Speaking to reporters Friday, Hopkins said the trade "wasn't a big surprise" and he had been "preparing for it."
There was little public indication the Texans were considering moving on from Hopkins before they agreed to send him to Arizona on March 16.
NBC Sports' Peter King did float the possibility in his "Football Morning in America" column earlier that day: "It might be just predraft chatter, but two teams over the weekend told me to watch Houston and DeAndre Hopkins, who has three years and a reasonable $40 million left on his contract, and who'd cause only a $3 million cap hit to the Texans if they traded him."
Addressing reporters April 3, Texans head coach Bill O'Brien explained the decision to trade Hopkins came after the star wideout asked for a new contract:
"I would say the deal with Arizona was a deal that we felt was in the best interest of our team. DeAndre Hopkins was a great football player here. He made so many plays for us. We love DeAndre Hopkins. But he had three years left on his deal and he wanted a raise. And we weren't going to be able to go in that direction."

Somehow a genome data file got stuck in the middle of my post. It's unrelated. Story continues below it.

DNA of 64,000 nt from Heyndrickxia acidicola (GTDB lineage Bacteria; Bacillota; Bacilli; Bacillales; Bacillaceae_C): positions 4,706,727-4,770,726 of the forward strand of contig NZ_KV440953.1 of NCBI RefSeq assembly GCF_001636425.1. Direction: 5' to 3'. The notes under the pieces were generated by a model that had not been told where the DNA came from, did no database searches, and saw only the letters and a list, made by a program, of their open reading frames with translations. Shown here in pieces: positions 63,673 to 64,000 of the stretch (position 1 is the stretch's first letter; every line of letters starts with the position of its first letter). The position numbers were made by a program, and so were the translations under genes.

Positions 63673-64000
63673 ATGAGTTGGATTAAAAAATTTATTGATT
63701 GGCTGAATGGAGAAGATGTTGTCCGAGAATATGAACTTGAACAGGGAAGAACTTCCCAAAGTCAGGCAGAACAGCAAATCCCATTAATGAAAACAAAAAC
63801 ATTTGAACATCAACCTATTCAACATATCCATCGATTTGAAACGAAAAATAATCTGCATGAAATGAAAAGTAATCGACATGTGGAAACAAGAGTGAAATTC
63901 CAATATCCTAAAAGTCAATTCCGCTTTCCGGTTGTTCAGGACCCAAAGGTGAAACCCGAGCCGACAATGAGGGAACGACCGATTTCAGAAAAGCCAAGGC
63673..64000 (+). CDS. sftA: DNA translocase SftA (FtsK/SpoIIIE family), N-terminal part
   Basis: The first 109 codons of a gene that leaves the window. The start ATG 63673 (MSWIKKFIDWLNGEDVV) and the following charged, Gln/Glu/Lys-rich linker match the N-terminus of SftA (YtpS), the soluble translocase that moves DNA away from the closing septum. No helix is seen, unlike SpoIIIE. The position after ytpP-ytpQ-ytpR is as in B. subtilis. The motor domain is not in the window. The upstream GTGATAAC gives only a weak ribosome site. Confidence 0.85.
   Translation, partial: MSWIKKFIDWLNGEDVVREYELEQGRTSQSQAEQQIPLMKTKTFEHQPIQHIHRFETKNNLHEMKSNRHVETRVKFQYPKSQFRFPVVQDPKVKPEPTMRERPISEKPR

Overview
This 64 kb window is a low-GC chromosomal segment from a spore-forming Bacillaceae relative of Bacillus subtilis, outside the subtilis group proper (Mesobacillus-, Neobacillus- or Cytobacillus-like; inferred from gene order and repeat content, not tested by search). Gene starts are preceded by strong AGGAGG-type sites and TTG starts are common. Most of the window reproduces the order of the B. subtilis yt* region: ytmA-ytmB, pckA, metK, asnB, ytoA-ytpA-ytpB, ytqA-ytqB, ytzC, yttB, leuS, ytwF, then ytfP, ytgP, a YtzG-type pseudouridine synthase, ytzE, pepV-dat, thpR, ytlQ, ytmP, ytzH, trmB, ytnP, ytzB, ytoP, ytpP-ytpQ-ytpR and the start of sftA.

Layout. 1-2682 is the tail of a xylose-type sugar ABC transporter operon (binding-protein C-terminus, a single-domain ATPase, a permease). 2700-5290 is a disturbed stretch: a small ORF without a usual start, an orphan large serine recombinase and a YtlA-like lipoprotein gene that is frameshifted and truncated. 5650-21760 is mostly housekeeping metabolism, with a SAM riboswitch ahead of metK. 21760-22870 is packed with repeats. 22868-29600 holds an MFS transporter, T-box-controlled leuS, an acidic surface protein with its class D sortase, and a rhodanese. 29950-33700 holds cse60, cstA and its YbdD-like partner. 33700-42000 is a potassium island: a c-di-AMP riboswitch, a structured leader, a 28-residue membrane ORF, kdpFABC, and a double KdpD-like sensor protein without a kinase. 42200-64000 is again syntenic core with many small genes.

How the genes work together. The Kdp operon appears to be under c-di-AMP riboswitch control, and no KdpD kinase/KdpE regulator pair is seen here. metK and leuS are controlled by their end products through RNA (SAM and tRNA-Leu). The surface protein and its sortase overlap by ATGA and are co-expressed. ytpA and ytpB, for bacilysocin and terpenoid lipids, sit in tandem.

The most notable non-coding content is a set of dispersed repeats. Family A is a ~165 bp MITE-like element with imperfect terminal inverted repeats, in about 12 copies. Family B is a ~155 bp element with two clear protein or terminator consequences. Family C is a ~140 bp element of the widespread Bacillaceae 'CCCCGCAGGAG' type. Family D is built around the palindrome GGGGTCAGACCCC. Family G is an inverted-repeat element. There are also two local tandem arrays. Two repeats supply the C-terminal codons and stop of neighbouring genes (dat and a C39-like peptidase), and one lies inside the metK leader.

Per ESPN's Dianna Russini, Hopkins' representatives told Houston "weeks" before the trade that he was prepared to hold out if he didn't receive a new deal worth between $18-20 million per season.
Hopkins has three years remaining on the five-year extension he signed in 2017. The 27-year-old will earn $12.5 million in 2020, the 11th-highest salary among wide receivers.
Since being drafted No. 27 overall in 2013, Hopkins has been one of the NFL's best wideouts. He's recorded at least 1,100 receiving yards five times in seven seasons and has been named to the All-Pro First Team in each of the past three seasons.